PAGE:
Huntington’s disease is an inherited, progressive brain disease that affects a person’s judgment, memory, ability to plan and organize, and other cognitive functions. Symptoms typically begin around age 30 or 40 years and include abnormal and uncontrollable movements called chorea, as well as problems with walking and lack of coordination. Cognitive problems worsen as the disease progresses, and problems controlling movement lead to complete loss of ability for self-care.
HIV-associated dementia (HAD) can occur in people who have human immunodeficiency virus, the virus that causes AIDS. HAD damages the brain’s white matter and leads to a type of dementia associated with memory problems, social withdrawal, and trouble concentrating. People with HAD may develop movement problems as well. The incidence of HAD has dropped dramatically with the availability of effective antiviral therapies for managing the underlying HIV infections.
Secondary dementias occur in people with disorders that damage brain tissue. Such disorders may include multiple sclerosis, meningitis, and encephalitis, as well as Wilson’s disease (in which excessive amounts of copper build up to cause brain damage). People with malignant brain tumors may develop dementia or dementia-like symptoms because of damage to their brain circuits or a buildup of pressure inside the skull.
Care of Those with Dementia
Those with moderate or advanced dementia often need round-the-clock care and supervision and also may need assistance with ADLs such as eating, bathing, and dressing. Meeting these needs takes patience, understanding, and careful thought by the person’s caregivers.
Communicating with a person who has dementia is a learned skill. Important elements include:
- Setting a positive mood
- Getting the person’s attention
- Stating your message clearly
- Asking simple answerable questions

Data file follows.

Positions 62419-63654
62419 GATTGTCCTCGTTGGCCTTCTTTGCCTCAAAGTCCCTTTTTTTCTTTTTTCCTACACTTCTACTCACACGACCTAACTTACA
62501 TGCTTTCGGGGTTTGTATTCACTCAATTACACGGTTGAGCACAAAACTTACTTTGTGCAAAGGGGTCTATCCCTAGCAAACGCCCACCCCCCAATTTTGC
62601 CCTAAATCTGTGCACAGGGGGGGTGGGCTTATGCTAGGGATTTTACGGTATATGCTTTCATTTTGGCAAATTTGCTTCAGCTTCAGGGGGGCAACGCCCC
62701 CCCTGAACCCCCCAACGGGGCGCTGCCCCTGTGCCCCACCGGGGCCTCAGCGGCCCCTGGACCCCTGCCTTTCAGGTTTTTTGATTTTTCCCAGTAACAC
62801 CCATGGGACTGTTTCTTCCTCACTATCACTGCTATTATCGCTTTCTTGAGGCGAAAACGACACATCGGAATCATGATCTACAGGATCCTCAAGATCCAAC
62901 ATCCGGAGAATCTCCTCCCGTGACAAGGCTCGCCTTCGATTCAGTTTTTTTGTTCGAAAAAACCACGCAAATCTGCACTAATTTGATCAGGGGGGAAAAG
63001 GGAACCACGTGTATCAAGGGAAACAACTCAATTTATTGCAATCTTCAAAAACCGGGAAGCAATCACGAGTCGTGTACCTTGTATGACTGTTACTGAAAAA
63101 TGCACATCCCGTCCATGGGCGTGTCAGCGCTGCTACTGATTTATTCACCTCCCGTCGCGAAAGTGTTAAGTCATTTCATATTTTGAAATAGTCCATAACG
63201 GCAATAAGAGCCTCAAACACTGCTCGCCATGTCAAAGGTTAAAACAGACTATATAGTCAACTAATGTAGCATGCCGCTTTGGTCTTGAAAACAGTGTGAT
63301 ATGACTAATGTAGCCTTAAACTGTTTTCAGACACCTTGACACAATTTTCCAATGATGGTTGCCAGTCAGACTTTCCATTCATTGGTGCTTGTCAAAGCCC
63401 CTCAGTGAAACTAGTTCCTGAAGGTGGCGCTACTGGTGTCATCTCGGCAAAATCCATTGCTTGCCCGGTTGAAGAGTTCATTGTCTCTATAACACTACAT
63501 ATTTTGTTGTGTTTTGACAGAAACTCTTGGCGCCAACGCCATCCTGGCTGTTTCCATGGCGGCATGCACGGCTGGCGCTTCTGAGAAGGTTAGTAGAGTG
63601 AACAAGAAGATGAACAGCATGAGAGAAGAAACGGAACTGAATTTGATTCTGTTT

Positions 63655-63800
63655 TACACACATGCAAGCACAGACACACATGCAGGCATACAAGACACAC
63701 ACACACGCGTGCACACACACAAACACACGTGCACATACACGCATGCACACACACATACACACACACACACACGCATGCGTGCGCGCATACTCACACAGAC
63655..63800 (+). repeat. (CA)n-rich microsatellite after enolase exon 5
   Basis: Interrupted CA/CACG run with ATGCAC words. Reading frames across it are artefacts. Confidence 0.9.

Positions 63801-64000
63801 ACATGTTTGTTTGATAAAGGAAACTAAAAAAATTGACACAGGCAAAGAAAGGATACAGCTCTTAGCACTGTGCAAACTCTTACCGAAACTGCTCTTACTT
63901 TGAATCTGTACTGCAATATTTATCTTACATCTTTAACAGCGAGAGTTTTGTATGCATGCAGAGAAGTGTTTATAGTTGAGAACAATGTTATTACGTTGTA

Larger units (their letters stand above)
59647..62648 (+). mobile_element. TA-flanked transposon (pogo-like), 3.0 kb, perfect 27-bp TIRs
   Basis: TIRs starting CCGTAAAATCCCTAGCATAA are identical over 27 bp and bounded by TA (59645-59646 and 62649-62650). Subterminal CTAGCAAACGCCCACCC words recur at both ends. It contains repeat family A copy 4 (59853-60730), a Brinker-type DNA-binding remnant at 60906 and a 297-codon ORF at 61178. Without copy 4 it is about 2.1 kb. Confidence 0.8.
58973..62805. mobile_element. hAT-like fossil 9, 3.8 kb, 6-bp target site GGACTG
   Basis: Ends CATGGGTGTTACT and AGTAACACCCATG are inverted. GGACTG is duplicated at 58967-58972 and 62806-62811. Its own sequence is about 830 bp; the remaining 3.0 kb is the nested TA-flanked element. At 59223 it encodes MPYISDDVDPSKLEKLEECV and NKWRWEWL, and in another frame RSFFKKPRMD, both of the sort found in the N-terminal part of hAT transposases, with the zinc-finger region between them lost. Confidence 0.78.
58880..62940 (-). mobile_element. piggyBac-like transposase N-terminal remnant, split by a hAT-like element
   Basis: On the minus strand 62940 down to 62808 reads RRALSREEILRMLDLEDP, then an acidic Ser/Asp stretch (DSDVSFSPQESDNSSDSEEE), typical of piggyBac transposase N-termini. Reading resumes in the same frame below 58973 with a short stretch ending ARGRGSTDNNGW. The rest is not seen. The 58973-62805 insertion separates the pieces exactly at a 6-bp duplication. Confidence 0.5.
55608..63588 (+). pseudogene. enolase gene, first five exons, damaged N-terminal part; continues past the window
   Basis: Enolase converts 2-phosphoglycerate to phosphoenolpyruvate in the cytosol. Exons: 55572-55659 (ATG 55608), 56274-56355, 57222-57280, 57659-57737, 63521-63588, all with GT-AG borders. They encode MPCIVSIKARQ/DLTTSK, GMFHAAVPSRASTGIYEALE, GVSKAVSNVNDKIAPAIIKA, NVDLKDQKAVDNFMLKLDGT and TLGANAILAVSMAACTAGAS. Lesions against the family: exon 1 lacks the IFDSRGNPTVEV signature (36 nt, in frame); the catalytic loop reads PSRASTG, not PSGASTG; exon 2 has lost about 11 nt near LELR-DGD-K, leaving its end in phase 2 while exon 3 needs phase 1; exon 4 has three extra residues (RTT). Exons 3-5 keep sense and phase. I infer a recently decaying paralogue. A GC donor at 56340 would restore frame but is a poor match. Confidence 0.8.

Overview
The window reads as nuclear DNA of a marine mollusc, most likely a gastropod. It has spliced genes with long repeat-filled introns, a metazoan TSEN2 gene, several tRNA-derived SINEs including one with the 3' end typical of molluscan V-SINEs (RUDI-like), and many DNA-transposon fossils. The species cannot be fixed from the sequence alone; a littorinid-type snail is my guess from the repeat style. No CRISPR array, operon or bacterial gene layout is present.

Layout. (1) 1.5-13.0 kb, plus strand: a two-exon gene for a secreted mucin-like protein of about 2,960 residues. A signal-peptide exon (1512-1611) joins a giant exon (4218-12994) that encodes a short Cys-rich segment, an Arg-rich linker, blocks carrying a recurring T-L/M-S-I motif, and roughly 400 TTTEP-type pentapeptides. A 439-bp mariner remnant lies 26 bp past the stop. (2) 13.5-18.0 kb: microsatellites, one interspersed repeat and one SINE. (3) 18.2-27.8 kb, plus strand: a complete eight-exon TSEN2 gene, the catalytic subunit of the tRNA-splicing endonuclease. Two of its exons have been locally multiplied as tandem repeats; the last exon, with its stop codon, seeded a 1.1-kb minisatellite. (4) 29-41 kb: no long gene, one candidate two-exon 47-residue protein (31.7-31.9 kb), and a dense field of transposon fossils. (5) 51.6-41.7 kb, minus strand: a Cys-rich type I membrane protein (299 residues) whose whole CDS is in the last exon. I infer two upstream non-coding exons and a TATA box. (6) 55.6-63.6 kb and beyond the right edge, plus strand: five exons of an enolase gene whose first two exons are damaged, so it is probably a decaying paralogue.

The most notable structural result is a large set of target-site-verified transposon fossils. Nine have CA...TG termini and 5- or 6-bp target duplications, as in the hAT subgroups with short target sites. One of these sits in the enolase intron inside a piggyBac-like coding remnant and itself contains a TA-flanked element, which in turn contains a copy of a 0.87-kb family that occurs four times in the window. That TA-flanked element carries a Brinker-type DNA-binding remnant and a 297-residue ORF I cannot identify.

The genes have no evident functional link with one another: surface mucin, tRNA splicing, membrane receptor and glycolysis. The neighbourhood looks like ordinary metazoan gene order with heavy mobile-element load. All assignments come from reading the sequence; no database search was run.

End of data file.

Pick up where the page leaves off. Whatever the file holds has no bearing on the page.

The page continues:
- Listening with ears, eyes, and heart
- Breaking activities into steps
- Using distraction and redirection to deal with upset and agitation
- Responding with affection and reassurance
- Remembering the past as a soothing technique
- Maintaining a sense of humor
Caregiving is a challenging task made even more so when caring for someone with dementia. Print, online, and in-person resources can help caregivers:
- Modify the environment to make it safer and help keep the person with dementia from wandering
- Understand frustrating behaviors and how to work with the person
- Deal with personal issues of cleanliness—toileting, bathing, and dressing
- Manage diet and nutrition
- Provide activities and exercise
- Deal with agitation, paranoia, and other difficult behaviors (FCA, 2016)
Eighty-three percent of the help provided to older adults in the United States is provided by family members, friends, and other unpaid caregivers. Nearly half of all caregivers are caring for someone with Alzheimer’s or another dementia, which in many cases exacts a larger emotional, financial, and physical toll on caregivers than caring someone without dementia (Alzheimer’s Association, 2019).
Often overlooked by family caregivers is the need to care for themselves (FCA, 2016).